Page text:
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Desmosomal gene analysis in arrhythmogenic right ventricular dysplasia/cardiomyopathy: spectrum of mutations and clinical impact in practice


Fressart, V; et al; Delacretaz, E; Keller, D (2010). Desmosomal gene analysis in arrhythmogenic right ventricular dysplasia/cardiomyopathy: spectrum of mutations and clinical impact in practice. Europace, 12(6):861-868.

Abstract

AIMS: Five desmosomal genes have been recently implicated in arrhythmogenic right ventricular dysplasia/cardiomyopathy (ARVD/C) but the clinical impact of genetics remains poorly understood. We wanted to address the potential impact of genotyping.

METHODS AND RESULTS: Direct sequencing of the five genes (JUP, DSP, PKP2, DSG2, and DSC2) was performed in 135 unrelated patients with ARVD/C. We identified 41 different disease-causing mutations, including 28 novel ones, in 62 patients (46%). In addition, a genetic variant of unknown significance was identified in nine additional patients (7%). Distribution of genes was 31% (PKP2), 10% (DSG2), 4.5% (DSP), 1.5% (DSC2), and 0% (JUP). The presence of desmosomal mutations was not associated with familial context but was associated with young age, symptoms, electrical substrate, and extensive structural damage. When compared with other genes, DSG2 mutations were associated with more frequent left ventricular involvement (P = 0.006). Finally, complex genetic status with multiple mutations was identified in 4% of patients and was associated with more frequent sudden death (P = 0.047).

CONCLUSION: This study supports the use of genetic testing as a new diagnostic tool in ARVC/D and also suggests a prognostic impact, as the severity of the disease appears different according to the underlying gene or the presence of multiple mutations.

AIMS: Five desmosomal genes have been recently implicated in arrhythmogenic right ventricular dysplasia/cardiomyopathy (ARVD/C) but the clinical impact of genetics remains poorly understood. We wanted to address the potential impact of genotyping.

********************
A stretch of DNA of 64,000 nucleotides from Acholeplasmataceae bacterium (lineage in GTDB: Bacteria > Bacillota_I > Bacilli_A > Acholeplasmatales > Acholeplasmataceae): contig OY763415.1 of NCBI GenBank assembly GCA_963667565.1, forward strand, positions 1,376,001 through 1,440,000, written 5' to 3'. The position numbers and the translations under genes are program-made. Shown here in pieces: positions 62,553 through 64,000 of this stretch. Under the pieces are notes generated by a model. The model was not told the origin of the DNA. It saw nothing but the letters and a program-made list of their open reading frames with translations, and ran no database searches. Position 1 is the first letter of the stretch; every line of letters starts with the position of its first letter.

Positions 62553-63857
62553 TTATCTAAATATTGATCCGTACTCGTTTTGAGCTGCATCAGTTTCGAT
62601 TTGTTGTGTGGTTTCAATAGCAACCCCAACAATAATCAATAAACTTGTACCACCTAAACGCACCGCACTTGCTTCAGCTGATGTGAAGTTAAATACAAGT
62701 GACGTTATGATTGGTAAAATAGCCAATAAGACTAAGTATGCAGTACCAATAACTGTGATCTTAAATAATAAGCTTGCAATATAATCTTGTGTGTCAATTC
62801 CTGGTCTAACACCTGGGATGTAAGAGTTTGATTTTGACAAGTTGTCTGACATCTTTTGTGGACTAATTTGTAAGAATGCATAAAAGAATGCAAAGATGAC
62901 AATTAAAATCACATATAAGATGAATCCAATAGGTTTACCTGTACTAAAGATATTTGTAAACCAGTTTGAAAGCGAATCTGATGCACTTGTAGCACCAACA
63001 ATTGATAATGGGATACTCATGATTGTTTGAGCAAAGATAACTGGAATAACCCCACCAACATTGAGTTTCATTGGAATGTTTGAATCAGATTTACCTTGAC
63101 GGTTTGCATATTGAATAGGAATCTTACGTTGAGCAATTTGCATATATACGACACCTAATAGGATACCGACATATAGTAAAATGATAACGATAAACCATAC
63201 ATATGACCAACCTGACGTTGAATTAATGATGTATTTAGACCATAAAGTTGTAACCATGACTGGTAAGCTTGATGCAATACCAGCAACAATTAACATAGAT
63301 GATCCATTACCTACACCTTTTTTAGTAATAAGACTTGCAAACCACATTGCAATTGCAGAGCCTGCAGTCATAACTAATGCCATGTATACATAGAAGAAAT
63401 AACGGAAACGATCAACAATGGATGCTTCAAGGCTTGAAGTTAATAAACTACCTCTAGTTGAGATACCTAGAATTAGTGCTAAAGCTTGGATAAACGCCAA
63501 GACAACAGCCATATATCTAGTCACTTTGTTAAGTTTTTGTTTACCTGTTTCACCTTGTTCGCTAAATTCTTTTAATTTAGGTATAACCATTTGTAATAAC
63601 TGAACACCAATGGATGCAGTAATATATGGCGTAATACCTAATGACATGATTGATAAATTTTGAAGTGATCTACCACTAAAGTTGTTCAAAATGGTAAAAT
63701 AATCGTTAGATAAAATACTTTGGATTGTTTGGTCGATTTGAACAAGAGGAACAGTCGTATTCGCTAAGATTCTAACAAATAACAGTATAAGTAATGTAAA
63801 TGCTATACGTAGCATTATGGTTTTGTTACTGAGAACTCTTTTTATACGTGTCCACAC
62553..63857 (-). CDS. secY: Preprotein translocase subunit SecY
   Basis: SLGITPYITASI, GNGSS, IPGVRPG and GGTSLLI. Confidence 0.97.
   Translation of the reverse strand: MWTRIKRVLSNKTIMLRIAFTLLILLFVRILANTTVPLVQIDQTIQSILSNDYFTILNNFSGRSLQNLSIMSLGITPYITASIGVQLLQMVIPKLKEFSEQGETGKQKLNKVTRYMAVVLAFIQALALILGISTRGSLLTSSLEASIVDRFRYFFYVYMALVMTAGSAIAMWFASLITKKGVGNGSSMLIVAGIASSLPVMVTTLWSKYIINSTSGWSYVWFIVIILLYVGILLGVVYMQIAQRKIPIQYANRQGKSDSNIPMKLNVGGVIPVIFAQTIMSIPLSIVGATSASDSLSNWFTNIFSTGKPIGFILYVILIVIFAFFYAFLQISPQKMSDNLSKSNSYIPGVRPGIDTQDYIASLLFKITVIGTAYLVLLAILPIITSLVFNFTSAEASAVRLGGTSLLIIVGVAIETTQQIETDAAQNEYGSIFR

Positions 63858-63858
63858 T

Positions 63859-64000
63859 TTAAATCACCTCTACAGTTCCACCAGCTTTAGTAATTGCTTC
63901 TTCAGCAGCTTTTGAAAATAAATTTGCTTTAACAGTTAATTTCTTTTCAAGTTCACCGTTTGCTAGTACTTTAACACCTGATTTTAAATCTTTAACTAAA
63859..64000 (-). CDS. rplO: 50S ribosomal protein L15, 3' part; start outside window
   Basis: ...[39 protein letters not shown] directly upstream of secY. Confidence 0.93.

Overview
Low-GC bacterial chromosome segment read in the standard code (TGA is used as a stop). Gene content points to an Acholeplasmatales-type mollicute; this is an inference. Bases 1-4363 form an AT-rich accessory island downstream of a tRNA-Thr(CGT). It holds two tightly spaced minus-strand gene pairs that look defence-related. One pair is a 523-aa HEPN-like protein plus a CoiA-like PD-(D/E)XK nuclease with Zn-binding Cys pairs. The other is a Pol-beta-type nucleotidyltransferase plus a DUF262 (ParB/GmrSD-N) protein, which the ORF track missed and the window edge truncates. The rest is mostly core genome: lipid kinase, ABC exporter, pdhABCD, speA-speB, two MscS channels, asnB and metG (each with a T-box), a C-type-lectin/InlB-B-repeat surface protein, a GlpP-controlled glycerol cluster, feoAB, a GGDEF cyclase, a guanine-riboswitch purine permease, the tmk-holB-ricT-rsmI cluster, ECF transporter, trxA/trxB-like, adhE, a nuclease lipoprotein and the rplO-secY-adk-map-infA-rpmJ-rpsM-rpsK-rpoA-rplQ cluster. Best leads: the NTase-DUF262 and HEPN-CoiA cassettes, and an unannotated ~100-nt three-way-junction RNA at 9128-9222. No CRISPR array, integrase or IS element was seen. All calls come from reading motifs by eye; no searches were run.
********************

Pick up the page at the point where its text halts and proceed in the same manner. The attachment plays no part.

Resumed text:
METHODS AND RESULTS: Direct sequencing of the five genes (JUP, DSP, PKP2, DSG2, and DSC2) was performed in 135 unrelated patients with ARVD/C. We identified 41 different disease-causing mutations, including 28 novel ones, in 62 patients (46%). In addition, a genetic variant of unknown significance was identified in nine additional patients (7%). Distribution of genes was 31% (PKP2), 10% (DSG2), 4.5% (DSP), 1.5% (DSC2), and 0% (JUP). The presence of desmosomal mutations was not associated with familial context but was associated with young age, symptoms, electrical substrate, and extensive structural damage. When compared with other genes, DSG2 mutations were associated with more frequent left ventricular involvement (P = 0.006). Finally, complex genetic status with multiple mutations was identified in 4% of patients and was associated with more frequent sudden death (P = 0.047).

CONCLUSION: This study supports the use of genetic testing as a new diagnostic tool in ARVC/D and also suggests a prognostic impact, as the severity of the disease appears different according to the underlying gene or the presence of multiple mutations.

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Additional indexing

Item Type:Journal Article, refereed, original work
Communities & Collections:04 Faculty of Medicine > University Hospital Zurich > Clinic and Policlinic for Internal Medicine
Dewey Decimal Classification:610 Medicine & health
Language:English
Date:2010
Deposited On:24 Feb 2011 12:43
Last Modified:05 Apr 2016 14:50
Publisher:Oxford University Press
ISSN:1099-5129
Free access at:Publisher DOI. An embargo period may apply.
Publisher DOI:10.1093/europace/euq104
PubMed ID:20400443

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